This principle—that the arts are instrumental in delivering broader social projects and improving social infrastructure—has in turn been operationalised to advocate for funds for the arts, as part of making the case for the instrumental value of culture. This has shifted the idea of the value of culture from something belonging to everyone8, to something that is valued for its social impact or for its economic contribution9. In arguing this case, the sector is increasingly required to evaluate how much of this additional value it has generated in response to funding; for example, in the 2003 funding agreement between ACE and the government10 there is a commitment to a contribution across various social policy areas as well as the ‘well-being of the population at large’11.

This is why the cultural sector requires evidence. It has become increasingly reliant on data for these arguments, often requiring metrics as proof. As we go on to discover, the sector is dependent on commissioning research to articulate its value, owing to gaps in data skills and resource as touched on in Chap. 1, and which this book aims to help address.

Box 6.1 The Culture–Well-being Relationship

Theorised naturalised popularised operationalised instrumentalised operationalised metricised capitalised

The values of ‘a good society’, and the idea that culture is intrinsic to them, have become amalgamated into the process of valuation, which has evolved into a form of proof along the way. As Box 6.1 represents, the processes of theorising and naturalising the relationship, to operationalise this idea, have led to a need to prove this relationship exists. In turn the symbolic value of this proof to the cultural sector means that well-being data now have a financial value, and those who can work with well-being data are able to capitalise on this12. This slippage of the meanings of value, values and valuation is part of the cultural value debate5 that we introduce in this chapter.

The ‘slippery’ nature of culture is revealed by how the term is defined and then used. Culture can be described as something more ordinary13, all around us and in everything we do, but the same term can be used to justify the funding of artforms which are anything but ordinary, with often small numbers of people interested in participating on rare, special occasions. Culture is such a ‘complicated word’14 that it makes it difficult to write about the culture–well-being relationship. However, we can see this ambiguity operationalised, as some arguments for the value of culture will refer to broader ideas of culture, when they are arguing for the arts, as we shall see in later chapters.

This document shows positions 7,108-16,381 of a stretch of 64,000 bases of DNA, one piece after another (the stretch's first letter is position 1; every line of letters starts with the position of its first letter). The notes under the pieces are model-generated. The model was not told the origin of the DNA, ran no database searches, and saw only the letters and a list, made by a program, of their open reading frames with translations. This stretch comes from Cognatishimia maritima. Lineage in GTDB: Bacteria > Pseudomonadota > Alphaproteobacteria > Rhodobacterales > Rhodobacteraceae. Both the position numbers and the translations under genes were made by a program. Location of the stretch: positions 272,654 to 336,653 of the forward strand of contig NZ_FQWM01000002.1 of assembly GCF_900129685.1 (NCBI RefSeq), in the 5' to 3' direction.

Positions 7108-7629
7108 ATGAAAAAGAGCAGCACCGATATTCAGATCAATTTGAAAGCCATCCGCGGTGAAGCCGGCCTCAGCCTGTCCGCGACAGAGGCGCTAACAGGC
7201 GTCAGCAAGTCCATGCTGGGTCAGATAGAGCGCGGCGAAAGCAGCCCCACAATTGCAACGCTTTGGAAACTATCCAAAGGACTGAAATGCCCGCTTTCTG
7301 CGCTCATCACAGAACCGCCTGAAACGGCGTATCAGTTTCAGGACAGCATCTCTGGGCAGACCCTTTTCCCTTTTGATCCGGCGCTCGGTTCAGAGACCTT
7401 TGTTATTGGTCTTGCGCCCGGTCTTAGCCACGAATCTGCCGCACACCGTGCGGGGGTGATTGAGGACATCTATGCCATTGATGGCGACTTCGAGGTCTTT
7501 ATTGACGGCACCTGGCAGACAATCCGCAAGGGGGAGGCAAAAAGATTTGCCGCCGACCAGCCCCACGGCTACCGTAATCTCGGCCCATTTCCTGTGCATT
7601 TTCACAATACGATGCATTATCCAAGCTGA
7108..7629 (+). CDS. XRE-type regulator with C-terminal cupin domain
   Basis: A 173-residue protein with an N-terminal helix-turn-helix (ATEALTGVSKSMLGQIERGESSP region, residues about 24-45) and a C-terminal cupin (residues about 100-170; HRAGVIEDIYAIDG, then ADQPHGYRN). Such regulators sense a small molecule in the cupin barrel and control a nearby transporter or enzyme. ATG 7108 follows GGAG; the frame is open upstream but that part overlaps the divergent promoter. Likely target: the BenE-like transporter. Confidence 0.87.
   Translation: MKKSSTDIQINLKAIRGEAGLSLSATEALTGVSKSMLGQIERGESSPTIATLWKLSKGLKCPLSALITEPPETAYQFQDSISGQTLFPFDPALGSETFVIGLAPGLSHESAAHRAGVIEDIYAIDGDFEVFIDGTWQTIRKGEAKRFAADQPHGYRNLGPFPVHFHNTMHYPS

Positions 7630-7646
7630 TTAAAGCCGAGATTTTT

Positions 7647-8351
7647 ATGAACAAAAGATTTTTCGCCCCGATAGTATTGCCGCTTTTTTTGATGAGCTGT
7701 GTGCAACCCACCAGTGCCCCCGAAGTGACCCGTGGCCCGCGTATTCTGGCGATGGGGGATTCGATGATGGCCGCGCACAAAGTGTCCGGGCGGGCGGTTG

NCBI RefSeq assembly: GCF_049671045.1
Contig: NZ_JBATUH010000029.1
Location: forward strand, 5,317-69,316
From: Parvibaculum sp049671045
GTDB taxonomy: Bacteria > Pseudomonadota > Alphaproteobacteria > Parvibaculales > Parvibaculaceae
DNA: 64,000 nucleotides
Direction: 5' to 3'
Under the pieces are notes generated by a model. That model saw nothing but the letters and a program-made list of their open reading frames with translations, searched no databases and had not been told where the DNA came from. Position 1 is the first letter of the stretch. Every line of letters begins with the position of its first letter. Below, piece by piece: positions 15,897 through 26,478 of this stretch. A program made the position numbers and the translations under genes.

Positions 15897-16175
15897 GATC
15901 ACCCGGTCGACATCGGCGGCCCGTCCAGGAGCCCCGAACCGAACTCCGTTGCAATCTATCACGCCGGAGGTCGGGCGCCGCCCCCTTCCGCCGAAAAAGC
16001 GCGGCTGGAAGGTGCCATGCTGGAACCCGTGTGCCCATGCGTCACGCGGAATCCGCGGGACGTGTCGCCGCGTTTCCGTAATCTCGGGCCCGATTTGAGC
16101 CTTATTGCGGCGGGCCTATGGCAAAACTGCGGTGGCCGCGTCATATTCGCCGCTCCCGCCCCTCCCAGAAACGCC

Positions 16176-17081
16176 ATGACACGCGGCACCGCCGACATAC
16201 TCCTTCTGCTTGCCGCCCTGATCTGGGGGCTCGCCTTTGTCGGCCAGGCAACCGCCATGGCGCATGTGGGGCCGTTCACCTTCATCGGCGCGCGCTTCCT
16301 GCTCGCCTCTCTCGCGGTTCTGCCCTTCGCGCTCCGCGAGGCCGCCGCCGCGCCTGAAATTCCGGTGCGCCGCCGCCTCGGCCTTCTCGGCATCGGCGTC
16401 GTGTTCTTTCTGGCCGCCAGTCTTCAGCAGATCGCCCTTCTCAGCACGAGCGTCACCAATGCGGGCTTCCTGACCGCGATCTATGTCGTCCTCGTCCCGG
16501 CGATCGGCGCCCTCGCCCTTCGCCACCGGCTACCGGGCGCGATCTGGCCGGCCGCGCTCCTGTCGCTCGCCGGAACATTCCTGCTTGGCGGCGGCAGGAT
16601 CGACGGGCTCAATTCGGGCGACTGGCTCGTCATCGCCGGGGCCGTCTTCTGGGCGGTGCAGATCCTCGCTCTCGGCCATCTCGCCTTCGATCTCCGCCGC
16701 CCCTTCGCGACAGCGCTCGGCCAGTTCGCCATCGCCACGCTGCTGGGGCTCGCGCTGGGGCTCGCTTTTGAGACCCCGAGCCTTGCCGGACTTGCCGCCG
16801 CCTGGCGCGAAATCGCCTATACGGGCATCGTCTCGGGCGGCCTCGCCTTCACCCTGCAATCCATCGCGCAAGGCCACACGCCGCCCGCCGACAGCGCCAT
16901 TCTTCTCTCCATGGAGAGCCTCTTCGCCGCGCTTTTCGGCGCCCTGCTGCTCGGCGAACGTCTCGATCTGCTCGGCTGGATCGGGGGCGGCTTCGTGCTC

As described in Chap. 1, change is seen in data, but felt in culture. In the culture–well-being relationship, data are used to ascribe value and culture is where values manifest. Recognition of the increasing value of data tends to focus on the scale of Big Data and the human rights issues of personal data. Whilst important, the effects of the fetishisation of data we have encountered throughout this book are also felt in smaller data projects highlighting the need for skills and literacy in social and cultural policy. This chapter establishes two things: first, the relationship between culture and well-being and its association with data and, second, the explanation as to why there is a market for well-being data and analysis in cultural policy as a form of social policy.

  1. Bunting 2007a []
  2. Bunting 2007b, 4–5 []
  3. Williams [1958] 1989a, 4 []
  4. Gibson 2008; Hadley and Gray 2017; Belfiore 2012 []
  5. ACE 2007; AHRC 2021; AHSW n.d. []
  6. DCMS 2004; LGA 2020; UNESCO 2018 []
  7. All-Party Parliamentary Group on Arts, Health and Wellbeing 2014 []
  8. Williams [1958] 1989a; Keynes 1945 []
  9. Campbell 2019; DCMS 2011; National Endowment for the Arts 2018 []
  10. cited above []
  11. DCMS 2003a, 15 []
  12. Oman and Taylor 2018 []
  13. Williams [1958] 1989a []
  14. Williams [1976] 1989a, 87 []